economy

Reasons for a Down Housing Market by 2020

Reasons for a Down Housing Market by 2020

These should be happy times for the housing industry. The market is booming, with more people working at higher pay, and with the large millennial generation reaching prime home buying age.

Home prices haven't declined nationally, at least based on the most commonly followed indexes. However, their rate of growth has declined, and more and more home sellers are finding they need to reduce asking prices to discover a buyer.

Given how fundamental housing is to the wider economy -- it is the largest driver of both wealth and indebtedness for the majority of households, and its changes have regularly been significant factors in past booms and busts -- this recession is not something to be taken lightly for anybody hoping the good times will last.

Housing Market Cools, Home Prices Too High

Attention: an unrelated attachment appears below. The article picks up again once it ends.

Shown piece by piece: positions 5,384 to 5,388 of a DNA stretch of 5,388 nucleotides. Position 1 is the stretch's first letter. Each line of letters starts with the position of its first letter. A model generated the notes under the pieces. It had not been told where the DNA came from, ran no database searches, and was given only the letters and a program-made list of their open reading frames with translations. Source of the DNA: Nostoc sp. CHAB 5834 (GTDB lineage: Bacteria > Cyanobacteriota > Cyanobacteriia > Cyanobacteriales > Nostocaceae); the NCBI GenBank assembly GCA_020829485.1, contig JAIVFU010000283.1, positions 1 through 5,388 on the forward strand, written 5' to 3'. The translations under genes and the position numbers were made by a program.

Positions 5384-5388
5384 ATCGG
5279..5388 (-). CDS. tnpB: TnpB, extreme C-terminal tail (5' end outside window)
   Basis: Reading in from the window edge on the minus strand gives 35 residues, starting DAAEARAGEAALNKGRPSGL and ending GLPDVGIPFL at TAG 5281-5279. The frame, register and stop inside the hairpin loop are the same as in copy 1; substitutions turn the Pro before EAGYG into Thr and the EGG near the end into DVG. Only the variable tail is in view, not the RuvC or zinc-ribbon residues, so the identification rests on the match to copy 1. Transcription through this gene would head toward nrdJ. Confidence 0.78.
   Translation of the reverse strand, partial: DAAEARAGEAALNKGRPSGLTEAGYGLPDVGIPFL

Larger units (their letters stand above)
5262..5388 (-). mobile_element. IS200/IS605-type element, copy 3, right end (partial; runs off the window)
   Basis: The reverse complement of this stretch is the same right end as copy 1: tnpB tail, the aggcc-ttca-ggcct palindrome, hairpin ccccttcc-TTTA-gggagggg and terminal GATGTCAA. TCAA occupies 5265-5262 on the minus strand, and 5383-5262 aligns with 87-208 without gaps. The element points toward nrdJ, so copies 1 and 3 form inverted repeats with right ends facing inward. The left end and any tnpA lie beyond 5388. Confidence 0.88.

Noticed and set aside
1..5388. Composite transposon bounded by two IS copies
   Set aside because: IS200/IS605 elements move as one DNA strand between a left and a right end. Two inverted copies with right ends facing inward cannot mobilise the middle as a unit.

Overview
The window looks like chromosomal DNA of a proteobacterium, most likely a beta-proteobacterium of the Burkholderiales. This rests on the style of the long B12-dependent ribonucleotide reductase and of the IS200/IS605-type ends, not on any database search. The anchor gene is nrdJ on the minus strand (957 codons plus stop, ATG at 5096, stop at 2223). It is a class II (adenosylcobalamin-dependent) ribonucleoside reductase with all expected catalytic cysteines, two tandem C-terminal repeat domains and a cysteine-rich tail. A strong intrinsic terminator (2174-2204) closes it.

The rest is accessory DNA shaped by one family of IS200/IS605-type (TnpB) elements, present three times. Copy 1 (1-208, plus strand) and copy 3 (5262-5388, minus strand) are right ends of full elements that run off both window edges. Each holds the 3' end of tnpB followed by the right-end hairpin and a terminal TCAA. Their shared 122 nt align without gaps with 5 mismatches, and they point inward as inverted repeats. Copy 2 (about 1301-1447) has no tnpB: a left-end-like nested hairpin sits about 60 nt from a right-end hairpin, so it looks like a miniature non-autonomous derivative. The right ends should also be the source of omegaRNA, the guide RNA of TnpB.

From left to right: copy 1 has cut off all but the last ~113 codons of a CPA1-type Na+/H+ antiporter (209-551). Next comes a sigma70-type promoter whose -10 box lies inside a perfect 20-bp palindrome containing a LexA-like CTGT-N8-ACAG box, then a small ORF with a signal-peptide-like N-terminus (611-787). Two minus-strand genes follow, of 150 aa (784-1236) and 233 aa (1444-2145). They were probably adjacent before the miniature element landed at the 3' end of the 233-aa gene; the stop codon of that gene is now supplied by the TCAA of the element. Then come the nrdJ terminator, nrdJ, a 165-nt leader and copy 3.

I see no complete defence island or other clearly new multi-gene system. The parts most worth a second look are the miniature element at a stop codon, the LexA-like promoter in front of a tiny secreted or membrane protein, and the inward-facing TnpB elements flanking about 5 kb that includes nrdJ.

Housing Market Cools, Home Prices Too High

The affordability of starter-homes has hit a decade low and Bloomberg says that the US housing market is cooling because prices are just too high. First time buyers need 23% of their income to purchase a home. Just a year ago that figure was 21%. The cost of these starter homes is the highest it has been since the housing bubble blew up back in 2008. 

Housing in America: Market Status

Housing in America: Market Status

Fewer Americans are home-owners versus when the study was first published in 1988. That says a lot about the current state of housing in America. Nearly one-third of American households, or 38.1 million, paid more than 30% of their incomes for housing in 2016, making them “cost-burdened."

It has particularly been a hard on youth, no longer able to move out of the nest. In general, Americans are also staying in one place for longer as they are reluctant to move.

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